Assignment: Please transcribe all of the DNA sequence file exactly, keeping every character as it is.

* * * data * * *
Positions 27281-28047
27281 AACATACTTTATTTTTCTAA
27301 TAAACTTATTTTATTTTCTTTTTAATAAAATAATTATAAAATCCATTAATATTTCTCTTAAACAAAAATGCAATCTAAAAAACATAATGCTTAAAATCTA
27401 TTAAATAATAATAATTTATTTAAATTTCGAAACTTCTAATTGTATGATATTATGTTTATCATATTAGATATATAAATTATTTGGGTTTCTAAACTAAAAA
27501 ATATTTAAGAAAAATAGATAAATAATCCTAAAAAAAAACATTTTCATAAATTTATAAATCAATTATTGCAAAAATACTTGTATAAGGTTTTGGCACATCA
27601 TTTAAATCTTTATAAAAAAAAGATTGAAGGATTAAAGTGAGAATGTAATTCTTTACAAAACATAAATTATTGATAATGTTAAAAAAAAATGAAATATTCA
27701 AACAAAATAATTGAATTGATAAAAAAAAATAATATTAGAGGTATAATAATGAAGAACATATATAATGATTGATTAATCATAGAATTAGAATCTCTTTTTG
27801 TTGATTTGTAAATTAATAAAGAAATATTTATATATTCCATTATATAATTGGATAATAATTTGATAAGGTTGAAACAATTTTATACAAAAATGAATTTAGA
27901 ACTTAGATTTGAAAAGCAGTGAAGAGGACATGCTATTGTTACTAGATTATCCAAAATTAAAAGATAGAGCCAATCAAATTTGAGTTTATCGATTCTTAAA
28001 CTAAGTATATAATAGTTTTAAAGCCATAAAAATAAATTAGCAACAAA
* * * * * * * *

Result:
Positions 27281-28047
27281 AACATACTTTATTTTTCTAA
27301 TAAACTTATTTTATTTTCTTTTTAATAAAATAATTATAAAATCCATTAATATTTCTCTTAAACAAAAATGCAATCTAAAAAACATAATGCTTAAAATCTA
27401 TTAAATAATAATAATTTATTTAAATTTCGAAACTTCTAATTGTATGATATTATGTTTATCATATTAGATATATAAATTATTTGGGTTTCTAAACTAAAAA
27501 ATATTTAAGAAAAATAGATAAATAATCCTAAAAAAAAACATTTTCATAAATTTATAAATCAATTATTGCAAAAATACTTGTATAAGGTTTTGGCACATCA
27601 TTTAAATCTTTATAAAAAAAAGATTGAAGGATTAAAGTGAGAATGTAATTCTTTACAAAACATAAATTATTGATAATGTTAAAAAAAAATGAAATATTCA
27701 AACAAAATAATTGAATTGATAAAAAAAAATAATATTAGAGGTATAATAATGAAGAACATATATAATGATTGATTAATCATAGAATTAGAATCTCTTTTTG
27801 TTGATTTGTAAATTAATAAAGAAATATTTATATATTCCATTATATAATTGGATAATAATTTGATAAGGTTGAAACAATTTTATACAAAAATGAATTTAGA
27901 ACTTAGATTTGAAAAGCAGTGAAGAGGACATGCTATTGTTACTAGATTATCCAAAATTAAAAGATAGAGCCAATCAAATTTGAGTTTATCGATTCTTAAA
28001 CTAAGTATATAATAGTTTTAAAGCCATAAAAATAAATTAGCAACAAA